Doubts arise over fate of breathalyzer source code in Minn. case
An attorney for a Minnesota man accused of drunken driving says he doesn't think the manufacturer of a breathalyzer will meet a court-imposed deadline of August 17 to turn over its source code.
If that happens, his client could go free.
As CNET News.com reported earlier this week, the Minnesota Supreme Court ruled late last month that source code for the Intoxilyzer 5000EN, made by a Kentucky-based company called CMI, must be handed to defense attorneys for use in a case involving charges of third-degree DUI against a man named Dale Lee Underdahl. CMI's historic resistance to such demands has led to charges being dropped in at least one case outside of Minnesota.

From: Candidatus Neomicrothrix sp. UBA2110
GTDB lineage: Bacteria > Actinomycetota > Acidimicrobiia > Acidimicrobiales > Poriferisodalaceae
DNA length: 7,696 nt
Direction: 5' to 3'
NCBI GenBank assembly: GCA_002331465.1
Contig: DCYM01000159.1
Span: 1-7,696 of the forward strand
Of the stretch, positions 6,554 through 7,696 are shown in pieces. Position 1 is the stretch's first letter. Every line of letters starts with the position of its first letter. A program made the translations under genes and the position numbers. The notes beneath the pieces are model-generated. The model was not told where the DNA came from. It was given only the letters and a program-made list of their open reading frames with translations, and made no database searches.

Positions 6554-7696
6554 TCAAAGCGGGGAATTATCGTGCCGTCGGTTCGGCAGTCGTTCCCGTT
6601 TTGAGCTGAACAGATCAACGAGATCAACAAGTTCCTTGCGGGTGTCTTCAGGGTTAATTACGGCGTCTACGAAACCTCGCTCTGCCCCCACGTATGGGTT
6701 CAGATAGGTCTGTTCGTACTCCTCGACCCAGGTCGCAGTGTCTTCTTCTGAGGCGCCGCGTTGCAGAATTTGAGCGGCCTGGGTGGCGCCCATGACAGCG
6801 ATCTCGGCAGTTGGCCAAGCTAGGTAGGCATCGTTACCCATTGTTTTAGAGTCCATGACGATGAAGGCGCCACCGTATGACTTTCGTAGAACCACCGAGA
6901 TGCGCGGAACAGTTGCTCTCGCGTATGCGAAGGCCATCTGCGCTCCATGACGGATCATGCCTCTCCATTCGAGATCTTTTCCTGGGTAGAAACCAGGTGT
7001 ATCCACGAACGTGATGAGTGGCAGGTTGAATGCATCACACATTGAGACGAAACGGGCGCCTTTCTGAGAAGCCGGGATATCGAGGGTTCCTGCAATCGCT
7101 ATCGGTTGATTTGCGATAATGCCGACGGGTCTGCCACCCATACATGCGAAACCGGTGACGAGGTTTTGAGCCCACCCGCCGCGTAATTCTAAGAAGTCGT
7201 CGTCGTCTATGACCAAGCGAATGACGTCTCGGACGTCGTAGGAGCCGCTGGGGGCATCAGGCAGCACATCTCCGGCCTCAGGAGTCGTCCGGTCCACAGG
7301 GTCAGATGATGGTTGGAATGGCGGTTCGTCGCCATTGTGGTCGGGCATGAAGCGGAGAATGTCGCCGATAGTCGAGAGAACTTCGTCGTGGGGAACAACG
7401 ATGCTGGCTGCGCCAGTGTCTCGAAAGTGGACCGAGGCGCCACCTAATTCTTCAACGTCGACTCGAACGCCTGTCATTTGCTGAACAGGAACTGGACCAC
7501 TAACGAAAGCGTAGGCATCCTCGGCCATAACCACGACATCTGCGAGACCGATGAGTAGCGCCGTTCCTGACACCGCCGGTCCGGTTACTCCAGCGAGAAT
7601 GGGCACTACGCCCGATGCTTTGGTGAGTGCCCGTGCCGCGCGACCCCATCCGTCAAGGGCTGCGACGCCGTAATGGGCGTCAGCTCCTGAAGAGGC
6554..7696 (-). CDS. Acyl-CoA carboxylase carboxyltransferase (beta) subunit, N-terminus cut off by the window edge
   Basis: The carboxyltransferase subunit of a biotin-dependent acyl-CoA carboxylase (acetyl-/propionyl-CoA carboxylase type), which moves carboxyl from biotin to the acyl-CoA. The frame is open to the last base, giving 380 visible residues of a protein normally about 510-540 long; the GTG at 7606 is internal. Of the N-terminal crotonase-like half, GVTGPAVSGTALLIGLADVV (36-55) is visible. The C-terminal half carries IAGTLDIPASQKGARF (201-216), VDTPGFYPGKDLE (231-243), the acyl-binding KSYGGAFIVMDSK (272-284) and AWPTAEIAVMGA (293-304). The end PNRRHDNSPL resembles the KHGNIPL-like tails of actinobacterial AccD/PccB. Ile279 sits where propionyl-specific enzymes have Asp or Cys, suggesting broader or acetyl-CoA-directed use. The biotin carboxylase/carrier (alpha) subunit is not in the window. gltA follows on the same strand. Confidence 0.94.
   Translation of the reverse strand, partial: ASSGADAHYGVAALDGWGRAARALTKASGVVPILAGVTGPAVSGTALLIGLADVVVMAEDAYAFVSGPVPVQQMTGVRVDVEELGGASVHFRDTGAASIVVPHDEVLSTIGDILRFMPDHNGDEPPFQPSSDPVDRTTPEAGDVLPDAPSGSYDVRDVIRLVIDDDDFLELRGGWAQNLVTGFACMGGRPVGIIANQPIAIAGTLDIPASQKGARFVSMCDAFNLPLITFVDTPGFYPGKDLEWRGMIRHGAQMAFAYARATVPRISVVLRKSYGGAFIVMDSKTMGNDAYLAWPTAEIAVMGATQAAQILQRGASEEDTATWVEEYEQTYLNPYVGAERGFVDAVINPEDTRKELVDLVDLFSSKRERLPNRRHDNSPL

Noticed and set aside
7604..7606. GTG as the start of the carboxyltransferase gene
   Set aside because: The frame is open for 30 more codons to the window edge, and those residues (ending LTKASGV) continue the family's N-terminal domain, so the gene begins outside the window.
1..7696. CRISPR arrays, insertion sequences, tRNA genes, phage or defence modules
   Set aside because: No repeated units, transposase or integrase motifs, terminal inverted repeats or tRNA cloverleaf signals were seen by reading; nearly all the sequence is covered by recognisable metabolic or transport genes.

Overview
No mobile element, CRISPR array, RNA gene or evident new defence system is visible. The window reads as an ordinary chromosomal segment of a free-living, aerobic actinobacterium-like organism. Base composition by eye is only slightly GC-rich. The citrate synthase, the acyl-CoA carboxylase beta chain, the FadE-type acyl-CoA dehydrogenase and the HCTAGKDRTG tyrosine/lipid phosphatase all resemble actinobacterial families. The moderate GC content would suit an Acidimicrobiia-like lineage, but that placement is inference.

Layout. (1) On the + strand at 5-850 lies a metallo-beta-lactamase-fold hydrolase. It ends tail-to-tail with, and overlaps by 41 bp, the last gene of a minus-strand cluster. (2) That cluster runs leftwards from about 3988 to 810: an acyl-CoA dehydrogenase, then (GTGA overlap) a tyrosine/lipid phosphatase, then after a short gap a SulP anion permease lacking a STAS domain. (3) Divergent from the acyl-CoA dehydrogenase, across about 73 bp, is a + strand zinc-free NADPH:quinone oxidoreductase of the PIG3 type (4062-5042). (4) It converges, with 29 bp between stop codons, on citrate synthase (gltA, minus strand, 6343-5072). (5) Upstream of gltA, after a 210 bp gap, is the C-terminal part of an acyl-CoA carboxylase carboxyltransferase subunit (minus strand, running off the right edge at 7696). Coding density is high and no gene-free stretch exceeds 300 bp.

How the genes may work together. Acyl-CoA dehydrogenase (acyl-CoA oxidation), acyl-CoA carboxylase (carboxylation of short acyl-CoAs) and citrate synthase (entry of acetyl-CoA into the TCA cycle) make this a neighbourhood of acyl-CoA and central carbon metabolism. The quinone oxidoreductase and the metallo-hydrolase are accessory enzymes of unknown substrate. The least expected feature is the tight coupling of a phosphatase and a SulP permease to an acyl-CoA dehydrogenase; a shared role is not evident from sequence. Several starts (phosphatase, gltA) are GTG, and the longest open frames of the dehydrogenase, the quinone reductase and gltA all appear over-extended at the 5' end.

Comment: The Minnesota Supreme Court opened the proverbial "can of worms"!